Forests in California have changed dramatically during the 20th century. Shifts in forest structure including densification, declines in large trees and tree basal area have altered the function, productivity, and resilience of modern day forests. Attributing these changes to specific drivers is increasingly important for effective management of healthy and productive forests.

Peat fires in boreal and tundra regions can potentially cause a high CO2 release, because of their large soil carbon stocks. Under current and future climate warming the frequency and intensity of droughts are increasing and will cause the plant community and organic soil to become more susceptible to fire. The organic soil consumption by fire is commonly used as a proxy for fire severity and is a large source of carbon release. However, the role of organic soils in both above- and belowground fire behavior has only rarely been studied.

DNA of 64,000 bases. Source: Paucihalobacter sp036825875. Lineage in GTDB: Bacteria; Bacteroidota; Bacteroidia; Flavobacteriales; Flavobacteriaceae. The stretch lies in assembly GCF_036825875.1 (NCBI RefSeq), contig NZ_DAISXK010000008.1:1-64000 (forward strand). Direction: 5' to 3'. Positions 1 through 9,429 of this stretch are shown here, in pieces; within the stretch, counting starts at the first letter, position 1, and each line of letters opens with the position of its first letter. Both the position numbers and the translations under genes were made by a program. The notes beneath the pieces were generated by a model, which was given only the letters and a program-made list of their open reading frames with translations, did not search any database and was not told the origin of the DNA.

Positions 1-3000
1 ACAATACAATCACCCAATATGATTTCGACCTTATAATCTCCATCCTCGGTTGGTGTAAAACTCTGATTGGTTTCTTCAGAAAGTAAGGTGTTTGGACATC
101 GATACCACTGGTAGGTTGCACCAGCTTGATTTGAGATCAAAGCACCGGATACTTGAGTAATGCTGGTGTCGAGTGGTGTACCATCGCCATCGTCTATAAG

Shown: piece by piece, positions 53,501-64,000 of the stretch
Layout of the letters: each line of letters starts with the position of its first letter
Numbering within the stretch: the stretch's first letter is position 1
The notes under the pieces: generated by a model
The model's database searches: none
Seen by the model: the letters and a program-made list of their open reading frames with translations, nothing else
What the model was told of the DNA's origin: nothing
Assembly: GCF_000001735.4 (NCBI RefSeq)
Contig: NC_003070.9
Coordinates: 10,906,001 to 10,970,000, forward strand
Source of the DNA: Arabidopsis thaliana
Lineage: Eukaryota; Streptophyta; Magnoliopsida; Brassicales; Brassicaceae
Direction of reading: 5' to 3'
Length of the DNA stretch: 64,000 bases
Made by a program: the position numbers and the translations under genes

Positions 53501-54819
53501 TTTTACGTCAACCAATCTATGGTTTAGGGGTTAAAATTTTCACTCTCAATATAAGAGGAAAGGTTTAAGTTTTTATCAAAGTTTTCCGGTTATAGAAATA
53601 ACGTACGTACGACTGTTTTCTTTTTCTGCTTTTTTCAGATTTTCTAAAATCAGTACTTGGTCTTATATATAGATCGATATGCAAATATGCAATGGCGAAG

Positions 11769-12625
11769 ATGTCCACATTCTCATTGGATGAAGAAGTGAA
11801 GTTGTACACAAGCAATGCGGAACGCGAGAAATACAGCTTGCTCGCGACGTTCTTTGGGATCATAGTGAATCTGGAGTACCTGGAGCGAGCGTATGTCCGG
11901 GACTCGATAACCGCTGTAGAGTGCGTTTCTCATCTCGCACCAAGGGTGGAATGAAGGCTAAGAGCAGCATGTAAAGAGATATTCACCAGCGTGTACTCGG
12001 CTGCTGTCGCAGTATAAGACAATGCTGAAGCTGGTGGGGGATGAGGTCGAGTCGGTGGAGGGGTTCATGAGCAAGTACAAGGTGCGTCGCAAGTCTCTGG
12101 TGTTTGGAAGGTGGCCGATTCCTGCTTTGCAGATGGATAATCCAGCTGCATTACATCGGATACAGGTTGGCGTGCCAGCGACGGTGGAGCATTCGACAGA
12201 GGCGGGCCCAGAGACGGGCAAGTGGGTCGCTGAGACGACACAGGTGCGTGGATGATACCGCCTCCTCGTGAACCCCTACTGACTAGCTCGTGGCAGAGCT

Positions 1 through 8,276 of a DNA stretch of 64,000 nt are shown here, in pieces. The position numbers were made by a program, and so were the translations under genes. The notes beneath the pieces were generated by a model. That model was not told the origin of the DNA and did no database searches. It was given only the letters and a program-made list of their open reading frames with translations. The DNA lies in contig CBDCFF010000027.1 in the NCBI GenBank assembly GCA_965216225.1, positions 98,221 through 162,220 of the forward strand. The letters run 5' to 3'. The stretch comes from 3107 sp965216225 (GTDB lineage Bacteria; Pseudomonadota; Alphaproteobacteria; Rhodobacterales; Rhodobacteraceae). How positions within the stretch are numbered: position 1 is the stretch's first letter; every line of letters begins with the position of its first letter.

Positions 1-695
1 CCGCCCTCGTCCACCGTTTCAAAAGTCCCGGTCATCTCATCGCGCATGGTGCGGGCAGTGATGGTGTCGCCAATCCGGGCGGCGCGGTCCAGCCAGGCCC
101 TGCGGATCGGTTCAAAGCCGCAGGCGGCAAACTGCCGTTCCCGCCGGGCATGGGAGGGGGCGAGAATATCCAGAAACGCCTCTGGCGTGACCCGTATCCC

The area of land covered by forest and trees is an important indicator of environmental condition. This study presents and analyses results from the Global Forest Resources Assessment 2015 (FRA 2015) of the Food and Agriculture Organization of the United Nations. FRA 2015 was based on responses to surveys by individual countries using a common reporting framework, agreed definitions and reporting standards.

Original Source

Available secondary suspended sediment data from the 1980s was analyzed together with new data collected during 2001